Heather’s post on the danger of off-ramps generated some fascinating conversations, many centered around the last few lines where she encouraged readers not to leave their jobs.
Here’s a simple truth: Many women feel like they have no choice but to quit. In fact, a friend of mine who’s currently on maternity leave with her first baby is struggling mightily with whether or not to go back to her very demanding job when her maternity leave ends. Making matters more difficult, she’d be returning to work smack in the middle of her job’s busy season, where she would be expected to be at her desk roughly 50+ hours per week. That’s tough, my friends, no doubt about it. That is a really ugly choice.
So today, we’re trying to ferret out some other options. This post is for everyone who is seriously considering opting out. Here’s our list of suggestions for what to do before you quit your job. Deep breaths, everyone. Ready? Let’s do this.
1. Brainstorm on whether there’s any accommodation that could make you stay. Be as creative as possible.
If you are considering leaving your job altogether, spend some serious quality time thinking about what might convince you to stay. If you’re reading this, you are probably familiar with my opinion that dropping to a part-time schedule often doesn’t work. But there are so many more possibilities!
What about time shifting your schedule so you get in early and leave late (and miss a lot of the traffic if you have a commute)? You and your spouse might need to compromise (he takes mornings + dropoffs, you take afternoons + pickups). You might need to change some of your pre-baby patterns (new bedtime, earlier wakeup, no more HBO marathons on Tuesday nights). We’re seeing this a LOT more these days – and not just employees with family obligations. This option seems to have a lot of potential, without much of the stigma attached to other options.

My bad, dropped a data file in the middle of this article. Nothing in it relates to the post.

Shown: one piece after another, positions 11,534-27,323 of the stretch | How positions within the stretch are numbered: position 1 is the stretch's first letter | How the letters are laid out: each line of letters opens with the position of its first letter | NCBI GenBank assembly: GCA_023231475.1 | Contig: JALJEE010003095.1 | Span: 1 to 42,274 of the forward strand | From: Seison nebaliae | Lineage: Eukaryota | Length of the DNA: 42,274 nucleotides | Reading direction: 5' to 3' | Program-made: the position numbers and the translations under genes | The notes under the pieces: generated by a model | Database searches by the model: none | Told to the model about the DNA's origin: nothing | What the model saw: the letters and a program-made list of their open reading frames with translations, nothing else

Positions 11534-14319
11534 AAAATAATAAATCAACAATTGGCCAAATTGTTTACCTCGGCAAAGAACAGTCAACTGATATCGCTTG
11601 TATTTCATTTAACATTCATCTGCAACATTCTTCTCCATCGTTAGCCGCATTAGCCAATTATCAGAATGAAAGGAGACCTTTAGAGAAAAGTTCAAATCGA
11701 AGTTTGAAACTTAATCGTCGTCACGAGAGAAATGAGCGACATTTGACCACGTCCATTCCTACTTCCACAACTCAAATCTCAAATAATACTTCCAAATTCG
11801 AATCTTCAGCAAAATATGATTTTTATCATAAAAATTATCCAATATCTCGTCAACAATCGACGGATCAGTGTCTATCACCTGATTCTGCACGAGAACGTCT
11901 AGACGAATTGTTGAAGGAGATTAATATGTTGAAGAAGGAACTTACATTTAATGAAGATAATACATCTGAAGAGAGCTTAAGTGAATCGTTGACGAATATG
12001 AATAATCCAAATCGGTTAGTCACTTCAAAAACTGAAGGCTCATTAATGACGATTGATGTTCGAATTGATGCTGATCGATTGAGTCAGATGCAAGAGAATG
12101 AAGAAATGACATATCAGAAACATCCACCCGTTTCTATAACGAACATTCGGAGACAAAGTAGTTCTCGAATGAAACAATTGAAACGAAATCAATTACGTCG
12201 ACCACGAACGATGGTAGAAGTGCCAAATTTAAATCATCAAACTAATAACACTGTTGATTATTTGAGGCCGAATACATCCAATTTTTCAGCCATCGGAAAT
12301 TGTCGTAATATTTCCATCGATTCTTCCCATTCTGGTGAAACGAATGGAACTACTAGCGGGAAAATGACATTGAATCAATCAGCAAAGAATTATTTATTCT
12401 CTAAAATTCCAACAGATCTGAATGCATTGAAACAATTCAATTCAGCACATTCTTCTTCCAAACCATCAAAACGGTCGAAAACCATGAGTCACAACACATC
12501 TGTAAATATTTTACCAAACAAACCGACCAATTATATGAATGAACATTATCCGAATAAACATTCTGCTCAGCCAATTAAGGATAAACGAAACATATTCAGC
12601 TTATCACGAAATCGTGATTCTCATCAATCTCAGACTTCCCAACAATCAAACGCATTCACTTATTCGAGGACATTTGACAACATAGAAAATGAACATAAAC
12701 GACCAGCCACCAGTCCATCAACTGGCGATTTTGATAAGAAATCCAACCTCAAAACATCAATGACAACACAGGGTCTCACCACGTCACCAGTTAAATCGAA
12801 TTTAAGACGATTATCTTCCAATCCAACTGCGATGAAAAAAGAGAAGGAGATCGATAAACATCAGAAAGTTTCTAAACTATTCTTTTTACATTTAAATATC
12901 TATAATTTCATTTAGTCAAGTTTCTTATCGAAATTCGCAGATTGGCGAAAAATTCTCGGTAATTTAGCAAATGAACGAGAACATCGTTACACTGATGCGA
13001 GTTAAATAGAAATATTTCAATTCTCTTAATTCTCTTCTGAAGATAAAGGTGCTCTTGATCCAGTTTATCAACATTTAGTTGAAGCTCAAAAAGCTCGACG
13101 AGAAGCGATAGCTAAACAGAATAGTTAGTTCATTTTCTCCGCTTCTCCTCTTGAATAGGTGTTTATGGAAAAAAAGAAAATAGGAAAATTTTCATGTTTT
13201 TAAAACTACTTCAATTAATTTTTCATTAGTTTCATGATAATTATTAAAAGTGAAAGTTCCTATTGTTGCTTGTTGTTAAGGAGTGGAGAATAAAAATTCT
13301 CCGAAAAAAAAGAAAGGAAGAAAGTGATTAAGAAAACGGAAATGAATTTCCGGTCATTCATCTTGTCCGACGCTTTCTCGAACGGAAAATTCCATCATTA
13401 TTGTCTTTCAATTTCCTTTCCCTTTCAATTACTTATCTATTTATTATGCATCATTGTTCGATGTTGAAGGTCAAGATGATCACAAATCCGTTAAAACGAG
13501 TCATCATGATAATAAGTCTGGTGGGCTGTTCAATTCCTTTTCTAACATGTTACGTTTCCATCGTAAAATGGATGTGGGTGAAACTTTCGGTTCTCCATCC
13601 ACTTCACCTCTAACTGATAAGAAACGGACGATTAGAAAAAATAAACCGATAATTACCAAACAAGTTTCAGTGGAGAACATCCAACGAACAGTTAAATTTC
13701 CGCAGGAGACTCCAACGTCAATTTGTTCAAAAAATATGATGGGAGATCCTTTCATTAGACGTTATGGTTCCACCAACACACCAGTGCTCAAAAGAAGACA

Here are some other ideas, all of which seem pretty workable to us:
- Work from home every other Wednesday.
- Leave at 4:30 p.m. every day, with the understanding you will work two additional hours from home in the evenings after your children are in bed.
- Consider job sharing with your work BFF (which, anecdotally, works a hell of a lot better than going part time).
We are just scratching the surface here. Think long and hard about your life, your job, and the particular difficulties that you face, then think about whether there’s any small or moderate shift that would alleviate some of your pain.
You are a parent, which means you are good at creative solutions. Really stretch yourself here and see what you come up with. And through the brainstorming process, keep this in mind: if you’re good at your job, there’s at least a fighting chance that your boss would rather try to work something out with you than have to hire and train your replacement.
2. Do your homework, build your case.
Once you’ve figured out a solution that might work for you, do some research and try to come up with a compelling case for why your proposal will work and how it will benefit the company.
Is there someone else in your organization who is doing this (or some version of it) successfully? Go talk to him or her, and to the managers who approved it, and get some actual feedback and information to transmit to your own manager. Precedent is powerful.
If you don’t have precedent, you must get some data. Do whatever research you can, and ultimately quantify what you can contribute – particularly in terms of work effort, efficiency, and delivery. Here are a few places to start:
3. Ask for what you want without apologizing.
Your demeanor matters.